Bleomycins (BLMs) are a class of water soluble, glycopeptide-derived antitumor antibiotics consisting of a structurally complicated unnatural hexapeptide and a disaccharide, clinically used as an anticancer chemotherapeutic agent at an exceptionally low therapeutic dose. The efficiency of BLM is likely achieved both by selective localization within tumor cells and selective binding to DNA followed by efficient double-strand cleavage. The disaccharide moiety is responsible for the tumor cell targeting properties of BLM. A recent study showed that both BLM and its disaccharide, conjugated to the cyanine dye Cy5**, bound selectively to cancer cells. Thus, the disaccharide moiety alone recapitulates the tumor cell targeting properties of BLM. Work presented here describes the synthesis of the fluorescent carbohydrate conjugates. A number of dye-labeled modified disaccharides and monosaccharides were synthesized to study the nature of the participation of the carbamoyl moiety in the mechanism of tumor cell recognition and uptake by BLM saccharides. It was demonstrated that the carbamoylmannose moiety of BLM is the smallest structural entity capable for the cellular targeting and internalization, and the carbamoyl functionality is indispensible for tumor cell targeting. It was also confirmed that BLM is a modular molecule, composed of a tumor cell targeting moiety (the saccharide) attached to a cytotoxic DNA cleaving domain (the BLM aglycone). These finding encouraged us to further synthesize carbohydrate probes for PET imaging and to conjugate the saccharide moiety with cytotoxins for targeted delivery to tumor cells.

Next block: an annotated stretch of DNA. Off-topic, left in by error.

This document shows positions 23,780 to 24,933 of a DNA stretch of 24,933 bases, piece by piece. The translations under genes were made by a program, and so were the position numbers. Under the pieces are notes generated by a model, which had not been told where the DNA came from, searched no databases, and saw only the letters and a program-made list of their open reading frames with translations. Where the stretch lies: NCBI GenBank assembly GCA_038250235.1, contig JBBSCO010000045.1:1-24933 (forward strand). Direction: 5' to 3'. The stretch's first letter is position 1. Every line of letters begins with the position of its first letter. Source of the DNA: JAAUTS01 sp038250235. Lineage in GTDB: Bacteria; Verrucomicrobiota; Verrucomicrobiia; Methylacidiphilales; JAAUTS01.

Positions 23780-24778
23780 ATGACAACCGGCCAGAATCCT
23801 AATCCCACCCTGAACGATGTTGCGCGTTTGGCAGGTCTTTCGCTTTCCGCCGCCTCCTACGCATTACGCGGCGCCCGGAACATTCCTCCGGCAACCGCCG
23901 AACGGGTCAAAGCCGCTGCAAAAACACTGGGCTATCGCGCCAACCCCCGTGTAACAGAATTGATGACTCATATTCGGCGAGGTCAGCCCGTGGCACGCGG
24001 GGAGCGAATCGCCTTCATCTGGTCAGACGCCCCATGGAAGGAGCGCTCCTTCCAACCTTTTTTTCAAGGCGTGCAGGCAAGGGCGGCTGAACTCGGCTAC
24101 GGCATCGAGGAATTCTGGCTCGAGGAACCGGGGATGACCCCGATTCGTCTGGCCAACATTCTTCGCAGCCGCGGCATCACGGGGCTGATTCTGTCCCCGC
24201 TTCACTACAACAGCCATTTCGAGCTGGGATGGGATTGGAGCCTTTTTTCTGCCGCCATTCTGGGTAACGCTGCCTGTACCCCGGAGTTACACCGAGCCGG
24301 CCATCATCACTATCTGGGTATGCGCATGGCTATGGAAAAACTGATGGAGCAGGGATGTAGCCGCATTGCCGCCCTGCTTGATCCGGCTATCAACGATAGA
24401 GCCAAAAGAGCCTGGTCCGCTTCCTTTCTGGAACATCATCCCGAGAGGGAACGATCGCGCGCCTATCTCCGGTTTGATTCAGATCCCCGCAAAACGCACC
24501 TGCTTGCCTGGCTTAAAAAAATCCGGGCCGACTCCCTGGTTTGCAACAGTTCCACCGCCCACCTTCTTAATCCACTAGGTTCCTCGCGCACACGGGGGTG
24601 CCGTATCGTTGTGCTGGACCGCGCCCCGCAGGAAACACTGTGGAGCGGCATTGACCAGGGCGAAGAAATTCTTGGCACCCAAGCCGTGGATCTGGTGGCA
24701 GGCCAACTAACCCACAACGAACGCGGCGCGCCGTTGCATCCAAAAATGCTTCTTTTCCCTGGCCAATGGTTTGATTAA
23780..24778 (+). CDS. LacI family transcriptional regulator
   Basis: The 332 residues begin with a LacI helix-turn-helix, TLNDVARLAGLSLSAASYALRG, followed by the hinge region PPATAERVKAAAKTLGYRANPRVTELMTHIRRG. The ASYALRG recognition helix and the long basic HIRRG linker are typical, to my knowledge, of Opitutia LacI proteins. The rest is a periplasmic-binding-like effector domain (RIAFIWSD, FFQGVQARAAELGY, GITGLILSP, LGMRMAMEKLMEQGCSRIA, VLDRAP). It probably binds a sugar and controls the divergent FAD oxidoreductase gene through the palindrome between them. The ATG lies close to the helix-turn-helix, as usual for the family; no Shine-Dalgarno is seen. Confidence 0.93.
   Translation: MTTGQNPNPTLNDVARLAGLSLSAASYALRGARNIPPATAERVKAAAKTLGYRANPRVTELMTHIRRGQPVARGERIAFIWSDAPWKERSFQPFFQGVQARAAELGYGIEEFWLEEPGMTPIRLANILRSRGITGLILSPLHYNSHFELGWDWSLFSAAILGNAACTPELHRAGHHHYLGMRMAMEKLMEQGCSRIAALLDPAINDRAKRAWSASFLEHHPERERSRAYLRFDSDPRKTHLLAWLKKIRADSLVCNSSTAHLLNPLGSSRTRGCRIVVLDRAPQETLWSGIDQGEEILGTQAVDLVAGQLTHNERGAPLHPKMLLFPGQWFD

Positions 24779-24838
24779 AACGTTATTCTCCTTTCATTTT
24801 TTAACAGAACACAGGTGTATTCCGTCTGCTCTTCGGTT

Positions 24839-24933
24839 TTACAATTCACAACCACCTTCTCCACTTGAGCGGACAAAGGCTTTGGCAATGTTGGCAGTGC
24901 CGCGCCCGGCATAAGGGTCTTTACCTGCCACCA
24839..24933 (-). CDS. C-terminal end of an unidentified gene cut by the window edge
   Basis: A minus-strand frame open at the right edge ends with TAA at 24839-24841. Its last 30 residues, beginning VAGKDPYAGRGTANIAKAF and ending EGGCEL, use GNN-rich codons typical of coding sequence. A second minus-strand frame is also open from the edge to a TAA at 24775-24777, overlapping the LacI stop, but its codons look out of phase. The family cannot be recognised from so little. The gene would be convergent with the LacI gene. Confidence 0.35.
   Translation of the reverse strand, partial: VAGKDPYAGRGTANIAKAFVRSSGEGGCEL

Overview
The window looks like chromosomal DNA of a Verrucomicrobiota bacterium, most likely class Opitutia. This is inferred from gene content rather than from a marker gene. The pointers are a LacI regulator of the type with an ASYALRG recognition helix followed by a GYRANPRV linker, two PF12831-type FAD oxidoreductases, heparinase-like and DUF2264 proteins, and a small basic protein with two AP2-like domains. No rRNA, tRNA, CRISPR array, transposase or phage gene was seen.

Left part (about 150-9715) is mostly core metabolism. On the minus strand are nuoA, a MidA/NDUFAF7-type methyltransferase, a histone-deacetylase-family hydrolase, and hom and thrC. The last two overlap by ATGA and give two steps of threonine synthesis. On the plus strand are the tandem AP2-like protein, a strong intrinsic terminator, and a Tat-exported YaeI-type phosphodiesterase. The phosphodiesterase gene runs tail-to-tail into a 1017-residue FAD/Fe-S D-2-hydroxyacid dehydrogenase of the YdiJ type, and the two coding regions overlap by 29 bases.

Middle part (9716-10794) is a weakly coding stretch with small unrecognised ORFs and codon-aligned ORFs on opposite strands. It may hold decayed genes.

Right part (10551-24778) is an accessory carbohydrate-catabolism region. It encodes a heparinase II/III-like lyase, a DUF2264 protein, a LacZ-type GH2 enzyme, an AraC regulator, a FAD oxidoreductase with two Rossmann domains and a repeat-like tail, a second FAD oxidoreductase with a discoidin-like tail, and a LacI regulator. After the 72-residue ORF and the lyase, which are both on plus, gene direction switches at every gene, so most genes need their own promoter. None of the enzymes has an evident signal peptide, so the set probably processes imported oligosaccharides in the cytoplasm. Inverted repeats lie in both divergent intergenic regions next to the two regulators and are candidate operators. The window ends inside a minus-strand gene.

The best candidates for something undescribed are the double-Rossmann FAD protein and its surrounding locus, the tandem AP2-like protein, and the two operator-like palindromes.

The misacylated suppressor tRNA technique has enabled the site-specific incorporation of noncanonical amino acids into proteins. The focus of the present work was the synthesis of unnatural lysine analogues with nucleophilic properties for incorporation at position 72 of the lyase domain of human DNA polymerase beta, a multifunctional enzyme with dRP lyase and polymerase activity.

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2014